All the while, some teachers say they feel mounting pressure from students, parents, the general public and sometimes even their own colleagues to bring students back into the classroom.
“I see these articles online saying, ‘This school district is back and why aren’t these teachers back?’ ” said Emily Merritt, a first-year kindergarten teacher at Amy Biehl Community School. “It is so frustrating for us as teachers because it’s not like we love online teaching. We have to put in double the amount of work just to survive the week.
“Going back [to the classroom], the only reason we don’t want to is for safety,” she added. “We don’t feel safe and we know our families don’t feel safe either.”
Teachers and other staff play a key role in reopening plans because of union representation. In the summer, the district and leaders of the National Education Association-Santa Fe union reached an agreement that outlined working conditions and safety requirements for a return to in-person instruction. The school district opened elementary schools in a modified hybrid model in October based on the number of teacher and support staff volunteers at each school.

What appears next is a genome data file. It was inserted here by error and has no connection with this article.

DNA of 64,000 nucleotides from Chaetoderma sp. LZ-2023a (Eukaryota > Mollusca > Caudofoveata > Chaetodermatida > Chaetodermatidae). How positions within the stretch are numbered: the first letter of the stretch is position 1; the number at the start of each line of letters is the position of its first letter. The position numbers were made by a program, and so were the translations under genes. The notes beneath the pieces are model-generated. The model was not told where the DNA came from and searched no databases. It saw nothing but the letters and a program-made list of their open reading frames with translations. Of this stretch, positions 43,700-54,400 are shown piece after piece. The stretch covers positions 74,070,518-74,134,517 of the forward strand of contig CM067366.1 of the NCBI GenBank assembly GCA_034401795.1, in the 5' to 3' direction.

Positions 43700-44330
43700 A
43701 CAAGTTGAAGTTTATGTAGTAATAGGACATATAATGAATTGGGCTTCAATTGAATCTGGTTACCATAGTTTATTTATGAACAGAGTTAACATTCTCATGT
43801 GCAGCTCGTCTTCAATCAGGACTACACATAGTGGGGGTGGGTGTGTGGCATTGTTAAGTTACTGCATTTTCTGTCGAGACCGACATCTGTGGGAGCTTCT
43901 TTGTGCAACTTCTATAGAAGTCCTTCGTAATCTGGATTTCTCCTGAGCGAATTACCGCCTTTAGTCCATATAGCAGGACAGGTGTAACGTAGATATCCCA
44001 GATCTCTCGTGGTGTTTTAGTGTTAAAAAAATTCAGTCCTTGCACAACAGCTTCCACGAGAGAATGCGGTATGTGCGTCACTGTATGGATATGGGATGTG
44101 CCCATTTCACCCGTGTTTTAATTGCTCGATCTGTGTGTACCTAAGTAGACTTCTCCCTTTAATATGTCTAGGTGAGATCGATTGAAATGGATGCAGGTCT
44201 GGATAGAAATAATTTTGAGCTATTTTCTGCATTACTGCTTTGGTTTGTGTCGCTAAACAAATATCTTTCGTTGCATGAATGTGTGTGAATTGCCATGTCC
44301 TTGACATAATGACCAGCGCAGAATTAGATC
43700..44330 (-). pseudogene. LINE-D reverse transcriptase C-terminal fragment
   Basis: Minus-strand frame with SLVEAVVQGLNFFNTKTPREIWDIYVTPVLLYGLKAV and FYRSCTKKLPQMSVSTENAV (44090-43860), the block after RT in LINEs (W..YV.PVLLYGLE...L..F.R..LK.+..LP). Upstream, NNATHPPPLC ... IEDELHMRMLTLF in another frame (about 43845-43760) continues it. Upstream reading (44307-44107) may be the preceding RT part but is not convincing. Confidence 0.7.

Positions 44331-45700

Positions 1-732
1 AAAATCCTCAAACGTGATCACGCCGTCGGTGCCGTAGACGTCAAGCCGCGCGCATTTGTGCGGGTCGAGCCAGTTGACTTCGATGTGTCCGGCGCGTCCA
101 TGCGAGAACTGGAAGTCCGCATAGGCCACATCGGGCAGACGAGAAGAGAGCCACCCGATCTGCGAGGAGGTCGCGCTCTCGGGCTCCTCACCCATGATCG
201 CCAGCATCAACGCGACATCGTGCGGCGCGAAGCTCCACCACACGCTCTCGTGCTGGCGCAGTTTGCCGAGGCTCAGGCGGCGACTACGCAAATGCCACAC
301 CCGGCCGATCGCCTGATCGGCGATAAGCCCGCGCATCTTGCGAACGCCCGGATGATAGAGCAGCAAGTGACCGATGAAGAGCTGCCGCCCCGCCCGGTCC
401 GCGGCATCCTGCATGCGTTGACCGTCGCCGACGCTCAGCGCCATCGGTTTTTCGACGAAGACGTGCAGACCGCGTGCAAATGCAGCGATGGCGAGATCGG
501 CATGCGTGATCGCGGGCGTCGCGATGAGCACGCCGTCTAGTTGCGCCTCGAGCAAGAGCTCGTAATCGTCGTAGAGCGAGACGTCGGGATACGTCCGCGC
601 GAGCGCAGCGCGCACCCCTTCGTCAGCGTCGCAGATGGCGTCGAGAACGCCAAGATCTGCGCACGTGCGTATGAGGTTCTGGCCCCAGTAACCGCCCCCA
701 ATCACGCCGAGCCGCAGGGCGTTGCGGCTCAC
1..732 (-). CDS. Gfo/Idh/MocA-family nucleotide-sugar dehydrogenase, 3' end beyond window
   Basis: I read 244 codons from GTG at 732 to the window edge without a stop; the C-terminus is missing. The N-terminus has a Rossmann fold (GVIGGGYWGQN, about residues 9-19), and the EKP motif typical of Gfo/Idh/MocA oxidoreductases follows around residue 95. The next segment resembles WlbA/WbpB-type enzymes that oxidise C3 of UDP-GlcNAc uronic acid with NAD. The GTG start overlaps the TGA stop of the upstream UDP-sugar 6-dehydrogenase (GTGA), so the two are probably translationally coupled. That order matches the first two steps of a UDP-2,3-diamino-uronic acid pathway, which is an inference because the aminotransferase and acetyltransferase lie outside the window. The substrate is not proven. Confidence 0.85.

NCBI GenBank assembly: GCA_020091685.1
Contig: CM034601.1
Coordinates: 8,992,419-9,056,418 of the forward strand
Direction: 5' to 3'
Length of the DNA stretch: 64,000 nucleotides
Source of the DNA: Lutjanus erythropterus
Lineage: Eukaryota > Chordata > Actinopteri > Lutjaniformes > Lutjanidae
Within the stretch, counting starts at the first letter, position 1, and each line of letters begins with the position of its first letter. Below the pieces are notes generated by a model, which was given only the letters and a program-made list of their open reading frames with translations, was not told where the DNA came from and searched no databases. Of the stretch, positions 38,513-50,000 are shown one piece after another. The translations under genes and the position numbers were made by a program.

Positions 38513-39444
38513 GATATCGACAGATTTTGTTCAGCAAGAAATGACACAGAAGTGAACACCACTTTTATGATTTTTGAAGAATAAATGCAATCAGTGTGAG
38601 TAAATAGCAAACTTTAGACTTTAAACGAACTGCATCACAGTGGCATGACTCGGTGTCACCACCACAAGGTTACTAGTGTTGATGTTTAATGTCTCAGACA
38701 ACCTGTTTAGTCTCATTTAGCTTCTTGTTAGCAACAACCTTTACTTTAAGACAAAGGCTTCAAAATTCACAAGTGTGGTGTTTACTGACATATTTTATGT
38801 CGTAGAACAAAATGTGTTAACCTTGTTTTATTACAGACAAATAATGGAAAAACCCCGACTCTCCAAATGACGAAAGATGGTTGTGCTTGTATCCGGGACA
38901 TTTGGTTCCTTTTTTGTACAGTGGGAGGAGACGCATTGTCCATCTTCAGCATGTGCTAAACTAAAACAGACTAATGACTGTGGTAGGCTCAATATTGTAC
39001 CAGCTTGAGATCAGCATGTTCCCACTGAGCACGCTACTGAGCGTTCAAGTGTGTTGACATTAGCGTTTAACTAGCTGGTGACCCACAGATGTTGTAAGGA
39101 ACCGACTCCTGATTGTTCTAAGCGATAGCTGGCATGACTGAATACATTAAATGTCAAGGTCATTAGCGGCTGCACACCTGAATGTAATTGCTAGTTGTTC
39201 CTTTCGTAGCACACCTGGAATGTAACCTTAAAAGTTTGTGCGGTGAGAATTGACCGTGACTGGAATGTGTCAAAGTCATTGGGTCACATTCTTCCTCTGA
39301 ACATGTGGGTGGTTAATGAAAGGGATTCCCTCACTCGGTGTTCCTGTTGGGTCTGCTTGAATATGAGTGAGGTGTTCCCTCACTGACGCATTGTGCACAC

Grace Mayer, president of NEA-Santa Fe, said teachers are not trying to place roadblocks on the path to reopening. They simply want to ensure the safest learning environment possible for everyone returning to campus.
“We’re so close to having vaccines and being vaccinated over the next couple of months, I believe, that we shouldn’t take the risk,” Mayer said. “But we believe in free will, and if people want to put themselves in that situation without being [vaccinated], the union isn’t going to stop them. However, I do believe the governor should prioritize educators [for vaccination] and we should focus on that.”
For Capital’s Mirabal, who fought off the virus in the fall, the concern is bringing COVID-19 to students and colleagues. She said she will not return to school until she receives vaccination shots.
“I still don’t feel comfortable going back,” Mirabal said. “I might be in front of all of these kids. … And you never know what the kids’ lifestyles are. I know what mine is and I am taking all the precautions I can. I wear a mask wherever I go, and I don’t go out too much.”